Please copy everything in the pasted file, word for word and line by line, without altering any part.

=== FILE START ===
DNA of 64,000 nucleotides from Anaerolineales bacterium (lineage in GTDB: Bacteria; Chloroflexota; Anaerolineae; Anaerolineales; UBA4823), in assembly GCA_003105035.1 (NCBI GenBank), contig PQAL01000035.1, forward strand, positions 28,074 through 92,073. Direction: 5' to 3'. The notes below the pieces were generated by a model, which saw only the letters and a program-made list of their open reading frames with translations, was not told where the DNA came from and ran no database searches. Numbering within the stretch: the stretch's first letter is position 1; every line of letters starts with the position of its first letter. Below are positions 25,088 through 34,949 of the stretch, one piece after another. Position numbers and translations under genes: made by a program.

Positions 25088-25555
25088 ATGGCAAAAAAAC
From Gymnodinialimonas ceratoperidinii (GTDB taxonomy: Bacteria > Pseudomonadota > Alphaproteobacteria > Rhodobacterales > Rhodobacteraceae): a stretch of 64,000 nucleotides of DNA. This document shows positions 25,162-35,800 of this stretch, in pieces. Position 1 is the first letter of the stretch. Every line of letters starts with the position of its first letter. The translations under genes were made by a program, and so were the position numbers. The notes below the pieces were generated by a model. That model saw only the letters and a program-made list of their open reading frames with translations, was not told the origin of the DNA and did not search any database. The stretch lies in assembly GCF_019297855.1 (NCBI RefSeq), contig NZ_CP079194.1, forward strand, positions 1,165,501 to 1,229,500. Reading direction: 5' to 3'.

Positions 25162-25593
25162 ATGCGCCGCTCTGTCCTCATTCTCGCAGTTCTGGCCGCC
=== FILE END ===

DNA of 64,000 nucleotides from Anaerolineales bacterium (lineage in GTDB: Bacteria; Chloroflexota; Anaerolineae; Anaerolineales; UBA4823), in assembly GCA_003105035.1 (NCBI GenBank), contig PQAL01000035.1, forward strand, positions 28,074 through 92,073. Direction: 5' to 3'. The notes below the pieces were generated by a model, which saw only the letters and a program-made list of their open reading frames with translations, was not told where the DNA came from and ran no database searches. Numbering within the stretch: the stretch's first letter is position 1; every line of letters starts with the position of its first letter. Below are positions 25,088 through 34,949 of the stretch, one piece after another. Position numbers and translations under genes: made by a program.

Positions 25088-25555
25088 ATGGCAAAAAAAC
From Gymnodinialimonas ceratoperidinii (GTDB taxonomy: Bacteria > Pseudomonadota > Alphaproteobacteria > Rhodobacterales > Rhodobacteraceae): a stretch of 64,000 nucleotides of DNA. This document shows positions 25,162-35,800 of this stretch, in pieces. Position 1 is the first letter of the stretch. Every line of letters starts with the position of its first letter. The translations under genes were made by a program, and so were the position numbers. The notes below the pieces were generated by a model. That model saw only the letters and a program-made list of their open reading frames with translations, was not told the origin of the DNA and did not search any database. The stretch lies in assembly GCF_019297855.1 (NCBI RefSeq), contig NZ_CP079194.1, forward strand, positions 1,165,501 to 1,229,500. Reading direction: 5' to 3'.

Positions 25162-25593
25162 ATGCGCCGCTCTGTCCTCATTCTCGCAGTTCTGGCCGCC